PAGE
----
P17+18 (6a, 3c) - Ilona’s lead, she linked them and we still had some rope left, so together they were shorter than 30m. I thought: after 16 pitches of awesomeness you can’t make me enjoy this climb more. Yet I did. 17th pitch is like a dessert: it’s techie and tasty - just enough to make it interesting but effortless. And on the last one, 3c, Ilona’s feet were crying and she decided to just solo it up. Bold woman. I had to follow her :)
Descend. Right. The descend. I don’t know why all the descends turn into epic go-break-your-neck adventures with Ilona. We’ve been climbing only for half a year together, but we have a collection of descend stories. And Alhambra has just got added to it. So the guidebook said ‘walk 300m up to the trail, go down the trail until the ladders, take the ladders until the abseil rings, do 6 abseil to the top of the trail, go down the trail’. Easy, yeah? Nah. But we failed right at the start and couldn’t find any path down from the climb. So we walked along the electricity lines, fighting with bushes, occasionally sliding down on our butts until we finally saw some markers and stumbled upon a trail which led us to the ladders. We did only five abseils (abseils are short, ~20-25m, but across a terrain with many trees, so one can’t really link them). We couldn’t find the sixths abseil ring and started walking down, without any path. We were super exhausted, hangry and all trees around us tried to poke us in the eyes. After about 40 minutes of wild wandering we finally found a trace of the trail. Jeeeeez, it took us about 2.5h to descend.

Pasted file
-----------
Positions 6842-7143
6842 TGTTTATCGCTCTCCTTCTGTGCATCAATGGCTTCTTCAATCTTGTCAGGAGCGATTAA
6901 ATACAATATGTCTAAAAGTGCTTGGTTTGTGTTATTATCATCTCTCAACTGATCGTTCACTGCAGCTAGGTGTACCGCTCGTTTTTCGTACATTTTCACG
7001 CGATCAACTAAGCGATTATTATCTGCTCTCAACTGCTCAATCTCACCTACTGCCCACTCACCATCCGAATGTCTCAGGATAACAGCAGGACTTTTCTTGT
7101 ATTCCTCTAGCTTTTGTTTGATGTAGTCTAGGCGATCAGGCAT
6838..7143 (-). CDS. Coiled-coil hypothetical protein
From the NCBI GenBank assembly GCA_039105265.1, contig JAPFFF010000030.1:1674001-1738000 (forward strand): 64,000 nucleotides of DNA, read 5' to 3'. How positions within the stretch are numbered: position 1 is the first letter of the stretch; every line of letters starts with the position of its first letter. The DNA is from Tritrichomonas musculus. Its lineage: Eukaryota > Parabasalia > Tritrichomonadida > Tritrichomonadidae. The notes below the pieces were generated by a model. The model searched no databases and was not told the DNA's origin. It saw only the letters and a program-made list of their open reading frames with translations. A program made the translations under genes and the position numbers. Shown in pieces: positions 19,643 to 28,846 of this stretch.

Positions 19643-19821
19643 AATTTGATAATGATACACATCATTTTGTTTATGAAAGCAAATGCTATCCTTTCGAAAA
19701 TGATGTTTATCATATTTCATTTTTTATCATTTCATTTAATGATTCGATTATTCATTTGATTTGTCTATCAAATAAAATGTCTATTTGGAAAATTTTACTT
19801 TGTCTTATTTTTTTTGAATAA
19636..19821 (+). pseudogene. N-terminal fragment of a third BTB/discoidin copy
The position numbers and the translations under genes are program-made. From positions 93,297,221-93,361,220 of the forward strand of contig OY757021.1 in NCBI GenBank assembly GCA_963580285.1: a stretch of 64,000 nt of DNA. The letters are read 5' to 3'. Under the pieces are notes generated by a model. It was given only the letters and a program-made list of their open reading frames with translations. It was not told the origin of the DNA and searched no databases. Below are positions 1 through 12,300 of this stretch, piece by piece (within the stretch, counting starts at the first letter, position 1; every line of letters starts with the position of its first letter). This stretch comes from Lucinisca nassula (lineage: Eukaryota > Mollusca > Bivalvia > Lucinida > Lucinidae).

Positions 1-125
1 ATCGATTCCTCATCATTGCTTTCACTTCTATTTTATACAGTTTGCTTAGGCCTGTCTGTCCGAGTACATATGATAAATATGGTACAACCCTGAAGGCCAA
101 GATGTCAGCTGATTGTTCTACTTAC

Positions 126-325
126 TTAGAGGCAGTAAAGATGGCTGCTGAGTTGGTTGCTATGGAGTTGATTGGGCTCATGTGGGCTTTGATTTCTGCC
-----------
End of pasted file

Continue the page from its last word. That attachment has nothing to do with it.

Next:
Epilogue. I was hungry. Very, very hungry. We got to the village of Ponte Brolla by 5 pm. We got to a pizzeria and I dreamed of fresh steaming pizza full of gooey cheese. The waiter smiled at us and said: we start serving food from 6 pm! I smiled politely back and we left to their neighbors. The guy next door greeted us with all his inborn Italian hospitality and said: You’ll have to wait an hour, we serve pizza from 6 pm! I started to worry. We walked across the plaza to another restaurant. Same story. And in yet another one. Damn Italy. I was very, very angry. All these people had cute wooden tables outside in the sun, so teasing and inviting, and all of them refused to serve me food! Here’s the main beta for climbing Alhambra: whatever you do, finish so that you are back either before 2 pm or after 6, otherwise you’ll have to wait for your pizza unreasonable amount of time.
Impressions. Fabulous climb. 10/10. I can almost say 'would do it again' but only if someone promises me a working descend beta.